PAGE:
DPP v Maher: Court rules on sentencing rules for historical cases of sexual offences

Prisoner+in+jail+cell+prison1Here, the Supreme Court allowed the DPP’s appeal against the High Court’s and Court of Appeal’s interpretation of the sentencing rules for historical cases of sexual assault (1981-1991). The Court held that, subsequent to S(M) v Ireland & Ors (No.2) [2007] 4 IR 369, which declared that s 61 of the  Offences against the Person Act 1861 (sentencing limit for sexual assault against a male) was unconstitutional, the courts’ common law power to sentence offenders (male or female) for sexual assault against a male was unlimited except to the maximum sentence permitted by statute, at the time, for the same offence against a female.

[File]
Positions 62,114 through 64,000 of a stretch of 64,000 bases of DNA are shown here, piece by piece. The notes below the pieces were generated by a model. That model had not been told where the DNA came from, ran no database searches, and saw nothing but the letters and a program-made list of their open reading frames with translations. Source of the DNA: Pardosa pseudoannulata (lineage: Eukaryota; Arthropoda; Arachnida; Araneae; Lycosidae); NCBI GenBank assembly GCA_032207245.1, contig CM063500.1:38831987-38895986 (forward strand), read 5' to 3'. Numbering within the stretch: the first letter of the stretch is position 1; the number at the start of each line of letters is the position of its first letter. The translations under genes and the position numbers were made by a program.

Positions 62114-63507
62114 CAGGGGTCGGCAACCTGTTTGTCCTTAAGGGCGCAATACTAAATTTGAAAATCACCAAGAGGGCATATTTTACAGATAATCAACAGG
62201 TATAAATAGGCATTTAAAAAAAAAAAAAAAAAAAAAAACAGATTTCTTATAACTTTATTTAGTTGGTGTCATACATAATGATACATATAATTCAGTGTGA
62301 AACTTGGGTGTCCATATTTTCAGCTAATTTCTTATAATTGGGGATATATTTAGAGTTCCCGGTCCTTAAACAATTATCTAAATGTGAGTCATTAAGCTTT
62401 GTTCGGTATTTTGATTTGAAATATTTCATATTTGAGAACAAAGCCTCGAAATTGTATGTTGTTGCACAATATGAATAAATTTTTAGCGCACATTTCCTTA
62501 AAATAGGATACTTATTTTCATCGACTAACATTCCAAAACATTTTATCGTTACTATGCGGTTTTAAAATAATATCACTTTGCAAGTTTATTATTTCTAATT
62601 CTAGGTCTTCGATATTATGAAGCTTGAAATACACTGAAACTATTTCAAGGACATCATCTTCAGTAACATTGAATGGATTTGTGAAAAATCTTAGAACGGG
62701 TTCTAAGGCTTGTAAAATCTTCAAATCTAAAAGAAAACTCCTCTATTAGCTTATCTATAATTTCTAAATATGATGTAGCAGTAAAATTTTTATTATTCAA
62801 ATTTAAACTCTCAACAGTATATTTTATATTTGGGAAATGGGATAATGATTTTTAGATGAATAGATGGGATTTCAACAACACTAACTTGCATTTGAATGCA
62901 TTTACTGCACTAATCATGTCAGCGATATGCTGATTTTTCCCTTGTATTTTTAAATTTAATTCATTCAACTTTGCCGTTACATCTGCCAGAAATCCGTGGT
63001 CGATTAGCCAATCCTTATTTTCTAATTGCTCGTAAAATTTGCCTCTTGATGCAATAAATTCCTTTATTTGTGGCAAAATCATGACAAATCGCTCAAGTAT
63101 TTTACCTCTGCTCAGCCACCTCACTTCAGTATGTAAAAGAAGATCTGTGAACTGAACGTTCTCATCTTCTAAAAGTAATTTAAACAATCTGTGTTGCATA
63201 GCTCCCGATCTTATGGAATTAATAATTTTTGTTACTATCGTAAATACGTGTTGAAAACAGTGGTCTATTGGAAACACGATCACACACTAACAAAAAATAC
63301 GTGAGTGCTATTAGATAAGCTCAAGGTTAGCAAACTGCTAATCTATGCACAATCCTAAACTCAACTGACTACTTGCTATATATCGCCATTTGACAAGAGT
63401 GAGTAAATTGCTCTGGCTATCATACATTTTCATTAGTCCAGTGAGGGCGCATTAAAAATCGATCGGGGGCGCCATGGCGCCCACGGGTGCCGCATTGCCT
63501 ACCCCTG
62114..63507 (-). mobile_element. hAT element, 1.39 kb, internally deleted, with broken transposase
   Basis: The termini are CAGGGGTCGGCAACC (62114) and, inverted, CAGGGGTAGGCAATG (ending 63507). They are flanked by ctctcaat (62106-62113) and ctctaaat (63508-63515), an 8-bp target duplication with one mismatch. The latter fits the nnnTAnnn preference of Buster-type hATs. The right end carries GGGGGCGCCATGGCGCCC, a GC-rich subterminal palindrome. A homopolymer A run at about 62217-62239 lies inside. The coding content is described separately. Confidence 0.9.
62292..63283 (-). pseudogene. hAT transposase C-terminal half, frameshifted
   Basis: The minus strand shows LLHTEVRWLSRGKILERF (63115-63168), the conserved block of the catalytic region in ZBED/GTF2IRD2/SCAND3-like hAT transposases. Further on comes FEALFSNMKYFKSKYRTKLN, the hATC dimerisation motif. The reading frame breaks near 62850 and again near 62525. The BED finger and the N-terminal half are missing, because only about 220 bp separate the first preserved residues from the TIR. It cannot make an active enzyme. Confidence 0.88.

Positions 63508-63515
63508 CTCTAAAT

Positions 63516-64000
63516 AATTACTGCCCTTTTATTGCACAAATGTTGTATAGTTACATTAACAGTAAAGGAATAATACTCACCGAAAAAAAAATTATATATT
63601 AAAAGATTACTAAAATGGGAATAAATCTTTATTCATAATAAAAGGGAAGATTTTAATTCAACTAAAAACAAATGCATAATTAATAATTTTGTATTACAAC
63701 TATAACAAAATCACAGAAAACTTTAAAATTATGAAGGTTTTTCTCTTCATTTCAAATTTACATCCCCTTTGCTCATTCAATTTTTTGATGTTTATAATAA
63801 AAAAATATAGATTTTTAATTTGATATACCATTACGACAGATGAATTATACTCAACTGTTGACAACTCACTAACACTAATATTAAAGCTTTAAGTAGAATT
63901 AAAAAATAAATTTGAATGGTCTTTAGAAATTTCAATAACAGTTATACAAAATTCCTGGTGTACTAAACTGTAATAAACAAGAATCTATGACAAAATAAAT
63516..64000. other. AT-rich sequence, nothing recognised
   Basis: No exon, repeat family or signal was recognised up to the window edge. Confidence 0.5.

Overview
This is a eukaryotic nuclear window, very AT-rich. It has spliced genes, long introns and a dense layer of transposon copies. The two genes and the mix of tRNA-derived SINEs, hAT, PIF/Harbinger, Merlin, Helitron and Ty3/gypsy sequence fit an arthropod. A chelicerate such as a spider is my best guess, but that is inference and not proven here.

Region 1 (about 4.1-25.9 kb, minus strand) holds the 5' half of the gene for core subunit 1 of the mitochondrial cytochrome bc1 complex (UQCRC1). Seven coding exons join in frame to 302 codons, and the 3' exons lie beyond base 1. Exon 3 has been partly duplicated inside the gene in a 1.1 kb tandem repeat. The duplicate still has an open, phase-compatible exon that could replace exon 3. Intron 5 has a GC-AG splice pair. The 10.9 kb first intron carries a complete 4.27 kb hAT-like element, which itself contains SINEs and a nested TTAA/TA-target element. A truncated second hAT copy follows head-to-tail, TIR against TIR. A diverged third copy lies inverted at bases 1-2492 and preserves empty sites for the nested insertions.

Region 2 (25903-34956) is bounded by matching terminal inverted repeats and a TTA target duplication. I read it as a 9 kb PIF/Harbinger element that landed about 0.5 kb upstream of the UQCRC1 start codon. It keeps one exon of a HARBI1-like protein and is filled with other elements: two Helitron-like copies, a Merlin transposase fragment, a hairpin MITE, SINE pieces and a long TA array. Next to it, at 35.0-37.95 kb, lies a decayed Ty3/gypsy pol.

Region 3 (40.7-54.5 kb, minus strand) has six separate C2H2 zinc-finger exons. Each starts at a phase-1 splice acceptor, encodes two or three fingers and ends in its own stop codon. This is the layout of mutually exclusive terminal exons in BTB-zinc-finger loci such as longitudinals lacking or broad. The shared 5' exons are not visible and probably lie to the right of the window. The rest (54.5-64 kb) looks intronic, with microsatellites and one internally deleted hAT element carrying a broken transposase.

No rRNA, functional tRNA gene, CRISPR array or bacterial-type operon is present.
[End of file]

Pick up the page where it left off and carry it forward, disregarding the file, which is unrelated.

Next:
Legal History

  • The Offences against the Person Act 1861 (s 61) limited the term of imprisonment for the common law offence of indecent assault against a male to ten years.
  • The Criminal Law Amendment Act 1935 limited the term of imprisonment for indecent assault against a female to two years (first offence).
  • The Criminal Law (Rape) Act 1981 raised the limit on the term of imprisonment for indecent assault against a female to ten years.
  • The Criminal Law (Rape) (Amendment) Act 1990 replaced the offence of indecent assault with one of sexual assault (male of female) and provided for a term of imprisonment not exceeding five years.